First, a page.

In a 2014-15 school year salary index released by the California Department of Education, the average NUSD teacher’s salary was $66,698. In their 2013-14 index, it was shown that the average Marin County high school teacher’s salary was $78,891. In 2014, a study by the Learning Policy Institute found a 35 percent decrease in teacher education enrollments since 2009. The salary competition with other districts, as well as fewer people being interested in the teaching profession, is making it harder to attract teachers to San Marin High School.
“In Novato, our salary schedule starts around $47,000 to around $96,000,” said San Marin Assistant Principal Leslie Norinsky. “However, the Tamalpais district pays around $52,000 to around 110,000.”
Part of the reason that Tamalpais pays so much more is because they are a Basic Aid district.
“That means they have a very wealthy tax base and they raise all of their money through property taxes and any additional extra property taxes they collect stays in their district,” said Norinsky. “Basic Aid districts may have much greater funding due to their wealthy property tax base.”
San Marin pays their teachers relatively well compared to other schools with the same characteristics, but with local districts to compete with, there is a constant struggle to find qualified teachers that will teach at San Marin. Marin County also has a high cost of living, so with higher–paying districts so close to Novato, it is understandable why teachers sometimes choose those schools over San Marin.
“There is a nationwide, and especially in California, teacher shortage. As a result, teachers can be selective in where they work. Some are moving to a new area, some are retiring, some will resign to work at another school,” said San Marin Principal Adam Littlefield.
“I went out and did a lot of recruiting of teachers last year…we were trying to recruit teachers from UC Davis. Coming from Davis, the rent here is twice as much. And the districts that are close to us pay significantly more,” said Nick Williams, the Science Department Head at San Marin. He went on to name San Rafael, Tamalpais, Redwood, and Drake as high schools with higher salaries than San Marin.
“I think cost of living is a big [reason], and then I think Novato is a wonderful place to live…but it’s not a marquee destination. We’re kind of a small town; it’s not San Francisco,” said Williams. “Teaching is a great career…but teaching has definitely become a two-earner career;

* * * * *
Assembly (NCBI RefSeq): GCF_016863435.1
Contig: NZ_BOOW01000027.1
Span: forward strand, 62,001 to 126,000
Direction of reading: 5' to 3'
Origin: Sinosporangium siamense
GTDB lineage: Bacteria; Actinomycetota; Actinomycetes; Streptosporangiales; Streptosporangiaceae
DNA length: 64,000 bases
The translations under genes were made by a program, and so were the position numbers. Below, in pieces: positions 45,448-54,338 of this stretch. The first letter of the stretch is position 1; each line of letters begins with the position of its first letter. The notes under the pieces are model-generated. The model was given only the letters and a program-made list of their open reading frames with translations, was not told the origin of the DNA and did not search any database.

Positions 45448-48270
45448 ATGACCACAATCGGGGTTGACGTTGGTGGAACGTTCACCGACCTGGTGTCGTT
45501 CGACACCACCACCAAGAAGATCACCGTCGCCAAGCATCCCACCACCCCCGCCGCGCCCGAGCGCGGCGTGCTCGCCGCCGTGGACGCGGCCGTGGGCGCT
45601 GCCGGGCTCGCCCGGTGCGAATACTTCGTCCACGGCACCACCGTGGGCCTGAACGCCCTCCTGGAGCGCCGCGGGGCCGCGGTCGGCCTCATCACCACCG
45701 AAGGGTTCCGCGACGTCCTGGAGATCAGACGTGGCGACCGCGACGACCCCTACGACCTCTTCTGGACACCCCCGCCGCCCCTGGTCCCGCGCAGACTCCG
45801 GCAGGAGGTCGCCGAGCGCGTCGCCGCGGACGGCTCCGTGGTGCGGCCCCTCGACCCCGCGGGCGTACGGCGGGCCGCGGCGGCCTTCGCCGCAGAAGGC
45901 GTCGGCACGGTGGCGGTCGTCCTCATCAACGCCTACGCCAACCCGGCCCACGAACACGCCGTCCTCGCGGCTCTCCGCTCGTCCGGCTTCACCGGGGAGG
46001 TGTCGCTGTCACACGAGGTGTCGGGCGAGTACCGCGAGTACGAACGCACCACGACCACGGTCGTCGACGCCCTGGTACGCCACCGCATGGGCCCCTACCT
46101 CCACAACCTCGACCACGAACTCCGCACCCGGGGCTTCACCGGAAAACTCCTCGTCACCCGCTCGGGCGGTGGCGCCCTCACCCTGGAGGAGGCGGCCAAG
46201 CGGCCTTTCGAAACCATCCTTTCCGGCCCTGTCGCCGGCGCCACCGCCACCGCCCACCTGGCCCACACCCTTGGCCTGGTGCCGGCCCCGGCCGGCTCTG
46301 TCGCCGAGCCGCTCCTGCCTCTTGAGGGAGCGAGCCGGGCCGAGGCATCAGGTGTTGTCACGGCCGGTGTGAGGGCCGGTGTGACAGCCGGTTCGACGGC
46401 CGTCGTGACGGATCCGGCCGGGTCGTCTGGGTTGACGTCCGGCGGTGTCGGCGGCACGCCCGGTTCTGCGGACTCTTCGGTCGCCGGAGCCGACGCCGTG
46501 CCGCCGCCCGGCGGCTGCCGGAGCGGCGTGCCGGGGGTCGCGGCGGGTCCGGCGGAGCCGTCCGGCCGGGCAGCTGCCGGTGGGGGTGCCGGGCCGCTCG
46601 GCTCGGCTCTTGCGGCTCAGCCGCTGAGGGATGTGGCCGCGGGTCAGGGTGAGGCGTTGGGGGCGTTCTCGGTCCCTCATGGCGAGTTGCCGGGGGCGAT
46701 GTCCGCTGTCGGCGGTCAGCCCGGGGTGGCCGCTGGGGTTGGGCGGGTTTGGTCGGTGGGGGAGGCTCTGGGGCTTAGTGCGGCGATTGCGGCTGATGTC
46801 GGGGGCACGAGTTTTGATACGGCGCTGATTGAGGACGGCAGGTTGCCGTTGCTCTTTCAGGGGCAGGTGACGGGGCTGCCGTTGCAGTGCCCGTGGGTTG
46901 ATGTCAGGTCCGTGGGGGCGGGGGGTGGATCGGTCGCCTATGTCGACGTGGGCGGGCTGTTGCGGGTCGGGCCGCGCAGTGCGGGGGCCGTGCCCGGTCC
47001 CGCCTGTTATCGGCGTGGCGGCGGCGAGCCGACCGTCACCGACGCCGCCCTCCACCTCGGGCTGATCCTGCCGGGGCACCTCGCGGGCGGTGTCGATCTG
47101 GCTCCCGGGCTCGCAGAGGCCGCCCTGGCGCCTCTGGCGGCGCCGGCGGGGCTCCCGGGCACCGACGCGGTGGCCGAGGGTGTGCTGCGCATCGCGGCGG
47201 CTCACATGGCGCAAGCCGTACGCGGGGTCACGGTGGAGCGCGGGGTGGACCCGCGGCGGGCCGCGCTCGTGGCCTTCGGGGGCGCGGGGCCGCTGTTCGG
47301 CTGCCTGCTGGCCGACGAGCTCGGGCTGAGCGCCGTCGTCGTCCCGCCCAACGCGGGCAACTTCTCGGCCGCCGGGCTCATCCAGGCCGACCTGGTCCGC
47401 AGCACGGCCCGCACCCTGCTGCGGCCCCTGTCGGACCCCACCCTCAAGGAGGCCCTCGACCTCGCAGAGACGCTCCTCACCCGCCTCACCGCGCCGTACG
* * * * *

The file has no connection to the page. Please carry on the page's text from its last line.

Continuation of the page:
living in this kind of area, it would be very difficult to get by on a single salary,” His wife is also a teacher, and he said that for their family to survive financially, they both have to hold jobs.
“People will come here as young teachers, and they’ll work for a year or two, and then when they’ve got their feet underneath them, then they’ll leave to a higher paying district,” said Ms. Marcelyn Smith, regarding why she thinks teachers are not staying at San Marin. Smith is a Spanish teacher and the World Language Department Head. She also acknowledged the comparatively lower NUSD salaries, saying, “They’re lower than typical Marin County salaries—and there are districts that don’t pay as well as Novato, but they also have a much lower cost of living, usually, in those districts—so it puts us in a difficult situation because it makes it hard for us to retain teachers.”
Although there are wealthier school districts in the same area as NUSD, some teachers expressed a fondness for Novato and San Marin High School. Despite the higher teacher salaries in other school districts, there are accomplished teachers at San Marin.
Williams received the Milken award last year, which is a national award presented to exceptional teachers as a way to recognize and thank them for their valuable work. Williams, along with his wife and three children, call Novato home.
“We were both really committed to wanting to be in a community—and improving that community—because I feel that one of the best ways to make the world a better place is to do that in a small section and really devote your time into that. I feel like I am making a difference in the world but I also feel like I have a reasonably high quality of life. We’ve decided that this is
where we want to raise our kids, and so we want to make it as good as we possibly can.”
Smith has been teaching at San Marin for 16 years; she laughed as she called herself “overly-loyal,” but she said that she stays because she loves the students and the area.
“I connect with people in a way that’s really meaningful to me, and when I make those bonds, those end up being stronger for me than the nuts and bolts of what it takes to make ends meet,” said Smith.